Mr Gum and the Power Crystals. Andy Stanton. Illustrated by Andy Tazzyman. Egmont, pound;4.99
Unless you've contracted a terrible illness and are hallucinating your way through the afternoon, you just don't find books like this very often. Witty and unusual, the Mr Gum series - of which Mr Gum and the Power Crystals is the fourth - features a cast of evil talking crystals, a gin-soaked grandmother and a fairy that hits the villainous Mr Gum with a frying pan for messing up the garden.
Andy Stanton's style is refreshingly different; scruffy Mr Gum shoots out of bed "like a guilty onion", and he closes in upon his victim "slowly, like a pair of horrifying toenails". It might sound odd to compare Andy to John Milton - I'm pretty sure Paradise Lost missed out the bit about horrifying toenails and guilty onions in the ultimate battle between good and evil (which is a shame, if you ask me), but this is a great starting point for teaching pupils about literary devices and creative influences.
If this is a bit much for a seven to nine age range, you can just read Mr Gum for the story. Either way, the series is hugely entertaining and children will love it - and you might even be able to slip a bit of Milton in there somewhere.
Spud. John Van de Ruit. Penguin, pound;6.99
This fictional diary of a boarding school in apartheid South Africa makes me vaguely grateful for my own car crash of an education - it was nothing on the experiences of Spud, the eponymous teen hero of John Van de Ruit's excellent first novel.
In a series of diary entries, Spud relays comical tales of his deranged family, a maid running an illegal alcohol racket from the back yard, and various delinquent classmates who you'd leave the country to avoid. This is organised anarchy, and it's brilliantly funny.
Set in 1990 as Nelson Mandela is freed from his 27-year imprisonment by the South African government, Spud is politically aware and tackles apartheid in a sensitive and approachable way.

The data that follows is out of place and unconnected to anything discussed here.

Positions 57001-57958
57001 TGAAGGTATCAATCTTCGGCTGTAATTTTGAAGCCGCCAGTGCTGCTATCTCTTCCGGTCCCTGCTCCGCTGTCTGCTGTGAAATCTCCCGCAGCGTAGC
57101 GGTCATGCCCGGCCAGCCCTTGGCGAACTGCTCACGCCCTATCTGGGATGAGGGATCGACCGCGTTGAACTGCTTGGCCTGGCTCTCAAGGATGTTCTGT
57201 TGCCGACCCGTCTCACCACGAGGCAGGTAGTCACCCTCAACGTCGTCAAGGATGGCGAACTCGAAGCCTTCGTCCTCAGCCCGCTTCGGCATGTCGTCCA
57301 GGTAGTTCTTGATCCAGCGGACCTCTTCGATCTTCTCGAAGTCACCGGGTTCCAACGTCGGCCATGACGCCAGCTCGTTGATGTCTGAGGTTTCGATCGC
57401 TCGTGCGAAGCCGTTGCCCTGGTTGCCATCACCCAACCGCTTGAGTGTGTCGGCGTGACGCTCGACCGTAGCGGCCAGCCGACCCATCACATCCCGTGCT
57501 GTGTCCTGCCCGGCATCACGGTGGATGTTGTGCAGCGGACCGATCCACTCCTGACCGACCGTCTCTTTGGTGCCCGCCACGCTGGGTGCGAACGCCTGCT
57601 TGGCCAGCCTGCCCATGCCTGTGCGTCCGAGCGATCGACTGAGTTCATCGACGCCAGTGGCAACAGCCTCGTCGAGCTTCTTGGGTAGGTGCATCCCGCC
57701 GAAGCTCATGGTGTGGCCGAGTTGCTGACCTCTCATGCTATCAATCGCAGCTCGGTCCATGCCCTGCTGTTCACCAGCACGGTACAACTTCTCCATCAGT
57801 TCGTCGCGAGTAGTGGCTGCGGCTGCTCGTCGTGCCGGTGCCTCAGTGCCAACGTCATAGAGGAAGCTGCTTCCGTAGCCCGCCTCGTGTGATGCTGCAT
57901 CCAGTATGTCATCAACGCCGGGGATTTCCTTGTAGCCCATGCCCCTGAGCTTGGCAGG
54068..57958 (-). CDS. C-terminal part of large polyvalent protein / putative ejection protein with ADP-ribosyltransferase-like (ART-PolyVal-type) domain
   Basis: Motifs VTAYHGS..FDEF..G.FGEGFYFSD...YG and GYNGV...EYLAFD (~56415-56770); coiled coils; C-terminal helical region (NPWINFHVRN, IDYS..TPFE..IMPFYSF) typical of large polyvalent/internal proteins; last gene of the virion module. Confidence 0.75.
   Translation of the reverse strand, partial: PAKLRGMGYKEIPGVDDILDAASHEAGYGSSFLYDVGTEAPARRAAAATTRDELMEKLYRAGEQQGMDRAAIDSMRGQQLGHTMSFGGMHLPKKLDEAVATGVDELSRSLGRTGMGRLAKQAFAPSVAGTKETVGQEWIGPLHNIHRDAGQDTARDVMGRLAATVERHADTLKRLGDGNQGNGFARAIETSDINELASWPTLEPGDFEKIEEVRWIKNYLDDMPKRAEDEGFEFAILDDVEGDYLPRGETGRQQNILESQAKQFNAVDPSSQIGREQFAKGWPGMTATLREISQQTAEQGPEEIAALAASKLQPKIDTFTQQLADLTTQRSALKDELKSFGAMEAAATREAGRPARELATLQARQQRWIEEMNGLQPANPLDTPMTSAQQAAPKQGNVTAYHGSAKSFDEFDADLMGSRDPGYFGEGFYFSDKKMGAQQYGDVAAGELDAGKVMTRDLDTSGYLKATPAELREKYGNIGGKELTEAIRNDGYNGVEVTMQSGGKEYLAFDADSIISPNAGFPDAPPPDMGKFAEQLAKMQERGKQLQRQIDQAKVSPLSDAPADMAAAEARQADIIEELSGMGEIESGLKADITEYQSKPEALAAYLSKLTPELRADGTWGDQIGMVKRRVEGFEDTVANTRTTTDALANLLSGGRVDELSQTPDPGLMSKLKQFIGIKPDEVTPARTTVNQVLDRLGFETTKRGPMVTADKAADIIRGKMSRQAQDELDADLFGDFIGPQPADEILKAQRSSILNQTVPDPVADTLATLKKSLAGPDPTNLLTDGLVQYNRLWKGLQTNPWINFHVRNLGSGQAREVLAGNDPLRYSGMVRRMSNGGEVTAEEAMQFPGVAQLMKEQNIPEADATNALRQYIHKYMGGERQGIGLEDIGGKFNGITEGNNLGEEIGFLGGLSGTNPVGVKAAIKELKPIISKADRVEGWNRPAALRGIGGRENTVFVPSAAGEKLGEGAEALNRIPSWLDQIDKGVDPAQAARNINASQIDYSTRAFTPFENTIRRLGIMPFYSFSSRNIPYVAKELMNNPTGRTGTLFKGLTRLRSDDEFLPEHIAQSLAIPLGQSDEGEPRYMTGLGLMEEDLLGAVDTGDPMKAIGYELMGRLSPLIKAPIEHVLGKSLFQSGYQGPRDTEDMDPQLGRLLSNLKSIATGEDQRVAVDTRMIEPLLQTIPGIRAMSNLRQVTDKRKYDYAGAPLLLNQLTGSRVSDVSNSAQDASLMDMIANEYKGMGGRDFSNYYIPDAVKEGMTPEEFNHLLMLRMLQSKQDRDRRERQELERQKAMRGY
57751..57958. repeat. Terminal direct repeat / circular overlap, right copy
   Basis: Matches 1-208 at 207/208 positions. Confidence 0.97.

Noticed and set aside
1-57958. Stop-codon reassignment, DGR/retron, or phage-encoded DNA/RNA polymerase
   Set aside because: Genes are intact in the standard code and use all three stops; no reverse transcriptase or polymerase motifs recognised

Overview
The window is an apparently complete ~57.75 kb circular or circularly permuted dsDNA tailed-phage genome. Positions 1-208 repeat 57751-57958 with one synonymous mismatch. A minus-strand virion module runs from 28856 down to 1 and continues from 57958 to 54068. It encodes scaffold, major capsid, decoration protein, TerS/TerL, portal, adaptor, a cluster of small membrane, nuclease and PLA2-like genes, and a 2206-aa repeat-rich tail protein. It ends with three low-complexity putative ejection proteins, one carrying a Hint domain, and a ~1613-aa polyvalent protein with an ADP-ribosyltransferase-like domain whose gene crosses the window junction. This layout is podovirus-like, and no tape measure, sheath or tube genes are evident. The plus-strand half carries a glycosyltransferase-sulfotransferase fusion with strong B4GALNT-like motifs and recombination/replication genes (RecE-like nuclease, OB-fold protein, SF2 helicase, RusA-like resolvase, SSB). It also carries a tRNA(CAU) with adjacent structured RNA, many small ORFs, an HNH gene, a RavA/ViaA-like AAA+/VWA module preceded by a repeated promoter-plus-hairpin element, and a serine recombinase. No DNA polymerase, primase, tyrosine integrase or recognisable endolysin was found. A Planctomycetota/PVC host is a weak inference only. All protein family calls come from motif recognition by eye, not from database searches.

Mandela's release sends Spud's father into a spiral of hysterical terror that "the Communists are taking over". He boards up the windows and forces guests to enter the house through a hole in the roof - straight into the lavatory.
By dealing with the nation's history through comedy, John makes it accessible to his teen audience and doesn't drag the reader into an endless debate as to who the good guys really are.
This is great, as young readers won't find it a struggle to get through; plus, it leaves more room for Gecko, a boy who screams and vomits in equal measure, Vern, who talks to his stationery when no one's looking, and Mad Dog, who eats dead pigeon out of his locker and keeps accidentally breaking his classmates' arms.
Spud shows that, whatever great political backdrop school life is set against, the daily routine of mad parents and even madder classmates is still crucial and formative and, best of all, funny.
Chicken Dance. Jacques Couvillon. Bloomsbury, pound;6.99
Do you ever suspect you would have more friends, love and amusing games with wild pigs if you could just become a chicken expert, win a chicken awareness contest and attain chicken-related fame? That's what happens to Don Schmidt, the 11-year-old hero of this touching tale by Jacques Couvillon.
Don, the unfortunate owner of parents who are more interested in fried chicken and TV advertisements than their child, carries echoes of Roald Dahl's Matilda. And anyone who ever threatened to phone Childline when they felt a searing injustice at their parents' treatment will identify with his plight.
His mother, obsessed by nail varnish and indignation that the local hairdresser doesn't have bananapineapple-scented shampoo, finally notices him when her neighbours offer her freebies in return for the eggs of the chickens she owns but despises.
Suddenly Don is thrown into a world of minor fame and playground popularity, but is it all it's cracked up to be? With the added mystery of a deep, dark family secret, Don and his chickens make for a clucking good read (an awful pun, I know, but I just couldn't resist).